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SaaS App Vanity URLs Can Be Spoofed for Phishing, Social Engineering

Vanity URLs offered by SaaS applications can be spoofed by malicious actors for phishing and social engineering, according to data security and analytics company Varonis.

Varonis researchers have analyzed the vanity URLs for Zoom, Box and Google services, and found that they can all be — or could have been before fixes were implemented — abused for malicious purposes.

A vanity URL is a personalized URL that makes it easier to remember links to files, landing pages and other resources. For example, the app.example.com/s/1234 URL can be personalized to varonis.example.com/s/1234. A vanity URL could also seem more trustworthy to users.

However, Varonis researchers found that SaaS applications often only validate the URI — the “/s/1234” part in the above example — but fail to validate the vanity URL’s subdomain. An attacker can abuse this by changing the subdomain in a link generated by their own SaaS accounts.

For example, in the case of file sharing URLs generated by the Box content management app, a custom subdomain can be used — such as yourcompany.box.com — to share and access documents. While this feature is only available to business-level plans, Varonis found that the generic link that can be created for file sharing by any user, which looks like app.box.com/s/<id>, could have been modified in some cases simply by prepending any company’s name and the link would still work.

An attacker, for instance, could have created a generic file sharing link and modified it to look like supplier_name.app.box.com/s/<id>. A link with such a name pointing to a file that instructs an employee in a company’s financial department to make a payment to a specified bank account is more likely to succeed than a random link.

The same method worked with public file request URLs from Box, which could have been used to lure people to phishing forms that instruct victims to hand over personal and financial information.

In the case of Zoom, Varonis tested the method with vanity URLs for meeting recordings and webinar registrations. An attacker can generate a link pointing to malicious content and modify it to apple.zoom.us, for example. In the case of webinar registration links, the attacker can abuse legitimate Zoom functionality to collect information from victims by requiring their data to register to the supposed webinar. The data requested during registration can be customized.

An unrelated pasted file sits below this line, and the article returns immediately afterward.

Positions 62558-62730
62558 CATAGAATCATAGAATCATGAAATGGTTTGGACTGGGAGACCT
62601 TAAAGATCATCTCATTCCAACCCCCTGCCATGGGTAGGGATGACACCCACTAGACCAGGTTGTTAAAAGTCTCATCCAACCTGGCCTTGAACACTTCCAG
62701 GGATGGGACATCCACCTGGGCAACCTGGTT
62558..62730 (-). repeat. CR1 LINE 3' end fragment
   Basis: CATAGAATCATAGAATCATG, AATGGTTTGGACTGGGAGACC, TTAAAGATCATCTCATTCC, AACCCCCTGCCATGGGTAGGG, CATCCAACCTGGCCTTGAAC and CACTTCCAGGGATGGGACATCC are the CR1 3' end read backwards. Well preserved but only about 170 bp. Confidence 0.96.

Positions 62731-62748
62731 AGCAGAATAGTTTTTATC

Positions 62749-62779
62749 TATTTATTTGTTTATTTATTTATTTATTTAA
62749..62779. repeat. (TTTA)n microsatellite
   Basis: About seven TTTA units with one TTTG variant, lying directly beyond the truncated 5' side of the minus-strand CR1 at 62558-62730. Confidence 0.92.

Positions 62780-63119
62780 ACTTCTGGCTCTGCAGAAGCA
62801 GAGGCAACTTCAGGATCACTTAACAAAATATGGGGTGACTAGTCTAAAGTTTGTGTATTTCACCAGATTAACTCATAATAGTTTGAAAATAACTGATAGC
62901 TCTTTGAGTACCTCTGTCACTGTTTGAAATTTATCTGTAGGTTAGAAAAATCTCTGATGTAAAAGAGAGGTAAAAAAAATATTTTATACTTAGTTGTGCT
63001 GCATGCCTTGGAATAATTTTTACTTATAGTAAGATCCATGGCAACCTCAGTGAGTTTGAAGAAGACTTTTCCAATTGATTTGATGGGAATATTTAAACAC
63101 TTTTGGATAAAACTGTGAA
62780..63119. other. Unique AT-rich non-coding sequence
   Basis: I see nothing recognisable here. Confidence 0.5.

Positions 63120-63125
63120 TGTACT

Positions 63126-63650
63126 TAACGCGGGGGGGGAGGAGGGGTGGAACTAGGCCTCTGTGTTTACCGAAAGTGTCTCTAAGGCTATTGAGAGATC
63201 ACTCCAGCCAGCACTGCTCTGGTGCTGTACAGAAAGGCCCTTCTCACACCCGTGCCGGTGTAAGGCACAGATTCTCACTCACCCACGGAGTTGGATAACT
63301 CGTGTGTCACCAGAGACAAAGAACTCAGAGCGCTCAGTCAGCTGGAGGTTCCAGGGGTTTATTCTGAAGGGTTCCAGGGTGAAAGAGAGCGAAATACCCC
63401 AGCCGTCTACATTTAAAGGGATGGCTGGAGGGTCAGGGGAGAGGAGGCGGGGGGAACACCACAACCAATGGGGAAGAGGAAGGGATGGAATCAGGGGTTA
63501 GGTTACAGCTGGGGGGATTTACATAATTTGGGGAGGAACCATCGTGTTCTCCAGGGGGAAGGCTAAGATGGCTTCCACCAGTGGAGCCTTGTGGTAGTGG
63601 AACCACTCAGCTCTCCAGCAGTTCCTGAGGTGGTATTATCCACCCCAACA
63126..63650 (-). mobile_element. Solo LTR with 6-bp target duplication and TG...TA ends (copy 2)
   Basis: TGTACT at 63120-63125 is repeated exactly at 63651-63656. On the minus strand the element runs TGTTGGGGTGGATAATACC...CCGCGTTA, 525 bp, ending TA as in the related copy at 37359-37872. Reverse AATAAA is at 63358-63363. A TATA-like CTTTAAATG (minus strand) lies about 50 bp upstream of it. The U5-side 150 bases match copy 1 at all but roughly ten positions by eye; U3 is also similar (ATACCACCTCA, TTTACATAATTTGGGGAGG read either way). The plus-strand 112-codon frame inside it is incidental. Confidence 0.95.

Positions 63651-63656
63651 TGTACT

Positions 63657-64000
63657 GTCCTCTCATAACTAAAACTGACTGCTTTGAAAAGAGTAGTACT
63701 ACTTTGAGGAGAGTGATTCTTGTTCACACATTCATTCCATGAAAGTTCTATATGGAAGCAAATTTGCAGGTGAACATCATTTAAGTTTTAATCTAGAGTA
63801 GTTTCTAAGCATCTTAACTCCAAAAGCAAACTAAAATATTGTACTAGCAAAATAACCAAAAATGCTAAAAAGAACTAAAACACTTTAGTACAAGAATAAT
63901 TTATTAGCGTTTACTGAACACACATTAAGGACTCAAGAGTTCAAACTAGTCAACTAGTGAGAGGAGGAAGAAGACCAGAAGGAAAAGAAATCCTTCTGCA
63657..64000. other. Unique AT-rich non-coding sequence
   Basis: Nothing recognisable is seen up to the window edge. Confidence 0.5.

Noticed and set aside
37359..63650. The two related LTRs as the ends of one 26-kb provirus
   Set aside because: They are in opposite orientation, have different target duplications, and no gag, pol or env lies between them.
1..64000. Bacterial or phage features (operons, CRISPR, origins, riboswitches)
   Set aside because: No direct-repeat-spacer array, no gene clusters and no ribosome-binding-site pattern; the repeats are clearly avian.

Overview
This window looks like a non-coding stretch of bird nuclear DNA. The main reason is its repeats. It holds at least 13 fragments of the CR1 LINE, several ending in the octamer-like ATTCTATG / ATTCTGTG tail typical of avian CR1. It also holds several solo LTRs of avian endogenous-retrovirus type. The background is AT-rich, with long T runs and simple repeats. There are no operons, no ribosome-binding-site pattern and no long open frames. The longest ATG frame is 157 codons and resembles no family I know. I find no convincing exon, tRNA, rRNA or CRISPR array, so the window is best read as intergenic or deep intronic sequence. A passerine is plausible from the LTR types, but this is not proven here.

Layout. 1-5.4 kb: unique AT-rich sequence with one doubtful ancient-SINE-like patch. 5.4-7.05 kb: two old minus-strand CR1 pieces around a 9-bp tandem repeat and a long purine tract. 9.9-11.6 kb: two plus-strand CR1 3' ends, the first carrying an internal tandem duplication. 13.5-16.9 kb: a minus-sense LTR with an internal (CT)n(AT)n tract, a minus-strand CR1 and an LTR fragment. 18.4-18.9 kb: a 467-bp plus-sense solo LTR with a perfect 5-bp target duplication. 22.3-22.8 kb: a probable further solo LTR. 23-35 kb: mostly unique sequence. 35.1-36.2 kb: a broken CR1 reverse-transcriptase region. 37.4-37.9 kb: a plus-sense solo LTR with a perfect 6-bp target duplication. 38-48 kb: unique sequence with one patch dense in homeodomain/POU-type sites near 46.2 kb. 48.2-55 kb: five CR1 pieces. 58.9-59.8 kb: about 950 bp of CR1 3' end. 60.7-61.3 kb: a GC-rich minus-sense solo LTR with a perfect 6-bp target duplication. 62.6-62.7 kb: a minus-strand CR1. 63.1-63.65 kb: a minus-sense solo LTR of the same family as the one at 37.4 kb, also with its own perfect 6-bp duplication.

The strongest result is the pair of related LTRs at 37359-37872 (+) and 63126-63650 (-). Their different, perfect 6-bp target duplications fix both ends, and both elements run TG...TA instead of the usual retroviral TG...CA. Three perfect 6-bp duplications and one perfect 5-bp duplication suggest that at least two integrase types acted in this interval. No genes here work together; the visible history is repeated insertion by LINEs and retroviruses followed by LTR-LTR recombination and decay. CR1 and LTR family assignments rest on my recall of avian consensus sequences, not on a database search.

Spoofed Zoom vanity URL

This is not the first time researchers have looked at abusing Zoom’s vanity URLs. Check Point conducted a similar analysis back in 2020, but that focused on join meeting URLs, while Varonis has focused on webinar registration and meeting recording URLs.

Zoom users may see a warning when clicking on such links, but the researchers pointed out that people often click through these types of alerts without giving it too much thought.

Google does not offer a vanity URL feature, but Varonis discovered that links to a Google Form or Docs document can be modified to look like companydomain.docs.google.com.

Spoofed Google Docs vanity URL

Varonis reported its findings to affected vendors and they all implemented patches or mitigations. According to the cybersecurity firm, Box now prevents URL manipulation, Zoom still allows spoofing, but a warning is displayed to the user, and Google has taken steps to address the issue, but spoofing is still possible for Forms and Docs that use the “publish to web” feature.

Zoom and Google also paid out bug bounties, but Varonis is not disclosing the amounts.

“Vanity URLs exist in many SaaS applications and are not limited to just Box and Zoom,” said Tal Peleg, a senior security researcher at Varonis. “We recommend educating your coworkers about the risk associated with clicking on such links and especially submitting PII and other sensitive information via forms, even if they appear to be hosted by your company’s sanctioned SaaS accounts.”

Related: Microsoft Warns of Spoofing Vulnerability in Defender for Endpoint

Related: Google to Run Experiment in Fight Against URL Spoofing in Chrome

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Eduard Kovacs (@EduardKovacs) is a contributing editor at SecurityWeek. He worked as a high school IT teacher for two years before starting a career in journalism as Softpedia’s security news reporter. Eduard holds a bachelor’s degree in industrial informatics and a master’s degree in computer techniques applied in electrical engineering.